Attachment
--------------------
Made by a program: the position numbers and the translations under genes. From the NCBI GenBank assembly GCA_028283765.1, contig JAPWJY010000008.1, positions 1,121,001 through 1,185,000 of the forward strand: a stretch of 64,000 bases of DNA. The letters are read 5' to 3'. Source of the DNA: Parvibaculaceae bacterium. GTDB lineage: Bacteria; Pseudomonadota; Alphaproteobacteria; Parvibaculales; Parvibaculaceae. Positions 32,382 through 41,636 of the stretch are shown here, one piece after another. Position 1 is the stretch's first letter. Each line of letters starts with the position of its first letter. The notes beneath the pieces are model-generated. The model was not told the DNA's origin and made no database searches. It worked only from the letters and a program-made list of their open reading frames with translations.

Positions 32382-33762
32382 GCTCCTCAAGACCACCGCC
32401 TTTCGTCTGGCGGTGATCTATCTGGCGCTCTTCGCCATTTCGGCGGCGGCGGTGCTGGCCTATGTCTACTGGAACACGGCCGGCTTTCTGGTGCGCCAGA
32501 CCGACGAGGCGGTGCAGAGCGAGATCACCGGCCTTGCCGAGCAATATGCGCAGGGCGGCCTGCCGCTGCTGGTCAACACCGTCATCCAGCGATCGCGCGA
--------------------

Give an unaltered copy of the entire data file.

Made by a program: the position numbers and the translations under genes. From the NCBI GenBank assembly GCA_028283765.1, contig JAPWJY010000008.1, positions 1,121,001 through 1,185,000 of the forward strand: a stretch of 64,000 bases of DNA. The letters are read 5' to 3'. Source of the DNA: Parvibaculaceae bacterium. GTDB lineage: Bacteria; Pseudomonadota; Alphaproteobacteria; Parvibaculales; Parvibaculaceae. Positions 32,382 through 41,636 of the stretch are shown here, one piece after another. Position 1 is the stretch's first letter. Each line of letters starts with the position of its first letter. The notes beneath the pieces are model-generated. The model was not told the DNA's origin and made no database searches. It worked only from the letters and a program-made list of their open reading frames with translations.

Positions 32382-33762
32382 GCTCCTCAAGACCACCGCC
32401 TTTCGTCTGGCGGTGATCTATCTGGCGCTCTTCGCCATTTCGGCGGCGGCGGTGCTGGCCTATGTCTACTGGAACACGGCCGGCTTTCTGGTGCGCCAGA
32501 CCGACGAGGCGGTGCAGAGCGAGATCACCGGCCTTGCCGAGCAATATGCGCAGGGCGGCCTGCCGCTGCTGGTCAACACCGTCATCCAGCGATCGCGCGA